Free agent Justin Houston to the Detroit Lions?
By: Ladarius Brown
If you are a football fan (or a Lions fan for that matter), the Lions organization has not been great for some time. Over the last two years, it has been the defensive side of the ball that has taken a major hit. In 2018, this Lions team was 10th in the league in total defense with players like DE’s Romeo Okwara, Da’Shawn Hand, and 3x Pro Bowler & All-Pro CB Darius Slay. However, in 2019 & 2020, the Lions finished 31st and 32nd respectively. As they are rebuilding their secondary, most notably with drafting Ohio State CB Jeff Okudah in the 1st round in 2020, the defensive line needs some depth.
One option that is out there is 4x Pro Bowler and All-Pro DE Justin Houston. Houston played for the Colts in 2020 in which he had eight sacks and 19 total sacks in his two seasons in Indy. In 2014, he led the league with 22 sacks as a member of the Kansas City Chiefs, who finished 7th in total defense that year. Another reason that Houston is an ideal fit for the Lions is the flexibility he can provide.
The Lions’ new defensive coordinator, former 15-year NFL veteran Aaron Glenn, will bring in a 3-4 defensive scheme. Here, DEs who are typically starting with their fingers in the field will have their stance be upward as an LB. Houston played LOLB in his 1st eight years in the league with the Chiefs and the transition will be seamless. Also, two of the current DE’s on the roster, the aforementioned Okwara, and Trey Flowers, will be making the move to outside LB.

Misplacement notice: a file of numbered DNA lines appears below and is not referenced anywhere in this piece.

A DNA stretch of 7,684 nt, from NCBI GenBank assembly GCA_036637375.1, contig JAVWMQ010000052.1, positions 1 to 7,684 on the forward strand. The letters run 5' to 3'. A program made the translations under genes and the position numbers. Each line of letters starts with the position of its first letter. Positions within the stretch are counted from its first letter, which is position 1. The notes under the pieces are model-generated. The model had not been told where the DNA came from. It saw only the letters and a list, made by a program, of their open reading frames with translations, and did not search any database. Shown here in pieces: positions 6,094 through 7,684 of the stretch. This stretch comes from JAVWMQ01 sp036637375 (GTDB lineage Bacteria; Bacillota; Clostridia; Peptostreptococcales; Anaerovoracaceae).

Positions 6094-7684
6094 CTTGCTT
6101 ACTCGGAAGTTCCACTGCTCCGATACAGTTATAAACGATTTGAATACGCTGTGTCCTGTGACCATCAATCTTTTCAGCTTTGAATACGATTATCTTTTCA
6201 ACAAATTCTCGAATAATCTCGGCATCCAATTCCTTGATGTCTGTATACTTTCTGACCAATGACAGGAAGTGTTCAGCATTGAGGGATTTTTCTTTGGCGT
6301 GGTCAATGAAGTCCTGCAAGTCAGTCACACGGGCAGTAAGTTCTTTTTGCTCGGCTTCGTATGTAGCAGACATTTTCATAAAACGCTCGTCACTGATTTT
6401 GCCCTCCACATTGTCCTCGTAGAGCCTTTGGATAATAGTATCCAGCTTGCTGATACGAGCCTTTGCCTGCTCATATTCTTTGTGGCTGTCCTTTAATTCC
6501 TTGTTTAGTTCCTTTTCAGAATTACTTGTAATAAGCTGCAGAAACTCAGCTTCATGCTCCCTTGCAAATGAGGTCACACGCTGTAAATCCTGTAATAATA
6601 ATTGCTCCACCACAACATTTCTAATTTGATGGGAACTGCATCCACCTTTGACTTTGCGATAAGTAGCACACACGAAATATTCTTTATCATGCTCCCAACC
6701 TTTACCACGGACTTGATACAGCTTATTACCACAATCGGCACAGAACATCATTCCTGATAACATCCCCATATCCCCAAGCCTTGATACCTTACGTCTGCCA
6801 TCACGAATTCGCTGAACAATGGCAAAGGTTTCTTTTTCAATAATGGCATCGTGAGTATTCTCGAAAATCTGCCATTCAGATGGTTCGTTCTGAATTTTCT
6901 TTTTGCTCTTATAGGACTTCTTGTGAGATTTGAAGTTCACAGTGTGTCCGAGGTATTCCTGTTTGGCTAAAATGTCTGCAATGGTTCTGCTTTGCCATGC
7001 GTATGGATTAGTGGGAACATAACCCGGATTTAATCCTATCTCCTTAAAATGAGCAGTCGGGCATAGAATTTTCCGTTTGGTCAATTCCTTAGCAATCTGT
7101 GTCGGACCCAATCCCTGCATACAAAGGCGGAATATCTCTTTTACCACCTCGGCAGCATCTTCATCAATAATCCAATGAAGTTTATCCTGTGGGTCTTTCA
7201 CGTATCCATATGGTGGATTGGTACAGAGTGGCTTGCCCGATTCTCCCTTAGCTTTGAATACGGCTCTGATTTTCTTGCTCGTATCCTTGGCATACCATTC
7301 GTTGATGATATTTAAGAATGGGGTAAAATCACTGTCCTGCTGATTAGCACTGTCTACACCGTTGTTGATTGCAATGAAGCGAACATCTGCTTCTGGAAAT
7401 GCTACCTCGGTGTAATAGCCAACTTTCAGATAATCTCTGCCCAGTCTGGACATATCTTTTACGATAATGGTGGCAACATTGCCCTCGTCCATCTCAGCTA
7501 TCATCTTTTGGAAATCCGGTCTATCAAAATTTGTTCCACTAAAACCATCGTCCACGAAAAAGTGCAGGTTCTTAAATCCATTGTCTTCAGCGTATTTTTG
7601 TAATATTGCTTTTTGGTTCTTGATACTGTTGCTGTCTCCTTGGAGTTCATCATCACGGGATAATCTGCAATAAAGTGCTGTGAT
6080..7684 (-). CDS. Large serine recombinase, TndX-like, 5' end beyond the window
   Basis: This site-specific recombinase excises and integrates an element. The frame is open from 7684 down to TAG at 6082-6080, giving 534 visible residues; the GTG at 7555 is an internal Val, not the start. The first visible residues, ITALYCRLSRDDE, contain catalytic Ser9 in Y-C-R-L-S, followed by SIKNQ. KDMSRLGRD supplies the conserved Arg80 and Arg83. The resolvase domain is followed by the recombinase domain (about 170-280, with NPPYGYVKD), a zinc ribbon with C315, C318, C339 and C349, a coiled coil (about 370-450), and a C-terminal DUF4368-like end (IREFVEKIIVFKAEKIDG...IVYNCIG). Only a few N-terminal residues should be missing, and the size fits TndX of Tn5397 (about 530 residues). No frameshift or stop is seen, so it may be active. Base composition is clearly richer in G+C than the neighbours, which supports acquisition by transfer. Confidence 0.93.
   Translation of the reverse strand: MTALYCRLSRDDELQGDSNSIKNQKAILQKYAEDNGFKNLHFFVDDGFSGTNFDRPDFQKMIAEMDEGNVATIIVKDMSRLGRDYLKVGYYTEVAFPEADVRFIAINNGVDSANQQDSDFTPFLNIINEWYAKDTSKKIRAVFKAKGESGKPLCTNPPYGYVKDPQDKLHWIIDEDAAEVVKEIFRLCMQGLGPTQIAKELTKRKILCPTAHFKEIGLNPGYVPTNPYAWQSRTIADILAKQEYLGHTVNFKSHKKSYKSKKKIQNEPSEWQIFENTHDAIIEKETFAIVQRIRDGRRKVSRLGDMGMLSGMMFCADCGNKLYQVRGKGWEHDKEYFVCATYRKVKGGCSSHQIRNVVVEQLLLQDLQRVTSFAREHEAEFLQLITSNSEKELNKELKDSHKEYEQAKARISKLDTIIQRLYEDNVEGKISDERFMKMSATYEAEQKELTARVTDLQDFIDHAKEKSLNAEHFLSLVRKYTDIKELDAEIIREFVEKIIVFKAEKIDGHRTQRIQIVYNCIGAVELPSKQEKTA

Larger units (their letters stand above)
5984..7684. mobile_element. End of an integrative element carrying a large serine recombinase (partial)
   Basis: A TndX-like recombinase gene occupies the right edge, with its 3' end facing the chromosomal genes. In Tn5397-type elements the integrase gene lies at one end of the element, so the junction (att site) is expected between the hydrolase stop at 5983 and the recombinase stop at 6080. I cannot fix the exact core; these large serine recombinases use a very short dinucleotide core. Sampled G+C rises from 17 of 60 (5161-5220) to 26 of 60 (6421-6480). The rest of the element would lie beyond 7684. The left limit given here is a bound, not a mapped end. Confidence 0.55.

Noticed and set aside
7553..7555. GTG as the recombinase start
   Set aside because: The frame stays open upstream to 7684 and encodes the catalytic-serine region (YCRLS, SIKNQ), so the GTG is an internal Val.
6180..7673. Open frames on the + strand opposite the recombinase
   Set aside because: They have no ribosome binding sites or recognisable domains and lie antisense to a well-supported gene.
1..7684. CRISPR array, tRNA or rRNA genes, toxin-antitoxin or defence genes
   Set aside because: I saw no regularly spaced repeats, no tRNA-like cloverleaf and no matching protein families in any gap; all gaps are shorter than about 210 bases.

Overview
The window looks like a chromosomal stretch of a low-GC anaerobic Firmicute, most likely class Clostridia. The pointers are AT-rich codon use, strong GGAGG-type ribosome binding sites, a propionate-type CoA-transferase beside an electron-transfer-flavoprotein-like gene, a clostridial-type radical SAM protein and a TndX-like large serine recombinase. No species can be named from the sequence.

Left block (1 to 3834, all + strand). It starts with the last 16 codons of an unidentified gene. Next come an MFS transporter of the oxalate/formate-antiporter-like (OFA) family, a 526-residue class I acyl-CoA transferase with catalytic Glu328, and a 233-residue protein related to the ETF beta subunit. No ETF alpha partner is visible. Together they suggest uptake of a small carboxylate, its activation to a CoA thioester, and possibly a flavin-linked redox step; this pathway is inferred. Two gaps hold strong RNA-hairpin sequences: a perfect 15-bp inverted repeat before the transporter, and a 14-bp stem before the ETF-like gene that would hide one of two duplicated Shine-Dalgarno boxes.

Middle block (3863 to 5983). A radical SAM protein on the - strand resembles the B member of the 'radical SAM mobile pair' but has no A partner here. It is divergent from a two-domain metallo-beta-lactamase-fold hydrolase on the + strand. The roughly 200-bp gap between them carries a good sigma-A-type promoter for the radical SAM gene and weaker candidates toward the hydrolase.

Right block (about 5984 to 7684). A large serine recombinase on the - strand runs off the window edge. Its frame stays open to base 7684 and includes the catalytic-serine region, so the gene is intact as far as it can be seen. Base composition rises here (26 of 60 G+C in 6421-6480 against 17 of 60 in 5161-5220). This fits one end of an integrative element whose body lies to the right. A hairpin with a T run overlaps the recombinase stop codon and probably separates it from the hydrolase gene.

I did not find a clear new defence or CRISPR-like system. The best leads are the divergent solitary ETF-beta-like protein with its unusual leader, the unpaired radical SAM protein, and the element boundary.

What also bodes well for Houston is that Lions general manager Brad Holmes drafted only one true DE in the 2021 Draft: Derrick Barnes in the 4th round out of Purdue. Glenn alluded to is, in nickel packages, he visualizes using a five-down front at times, with LB Jamie Collins as one edge rusher. Veteran Michael Brockers and rookie second-round pick Levi Onwuzurike are defensive ends who will play as inside rushers in sub-packages in the Lions’ new defense. This Glenn-led will have various looks, taking advantage of players who have played as DEs and LBs. Houston fits the bill in this respect and more.
The biggest question is how much playing time Houston would see on the field. In the last two seasons for the Colts, he averaged 641 defensive snaps, or 62% of the Colts snaps on that side of the ball. Given the players currently on the roster, there is an opportunity for the 10-year vet to get a starting job. Because of his familiarity with playing in a 3-4 scheme, he has an edge on the younger players on the roster.
Given that the Lions’ front seven are have experienced players such as Collins (8 years), Brockers (9 years), Houston would be great as added depth with the chance to compete. Regarding his price tag, he made $12 million a year in Indy when he signed in 2019. Now, at 32 years old, another question is he worth $12 million a year, even for one year. If he is willing to take a pay cut (1 year, $5-6 million), he would be well worth the risk in kickstarting this Lions defense.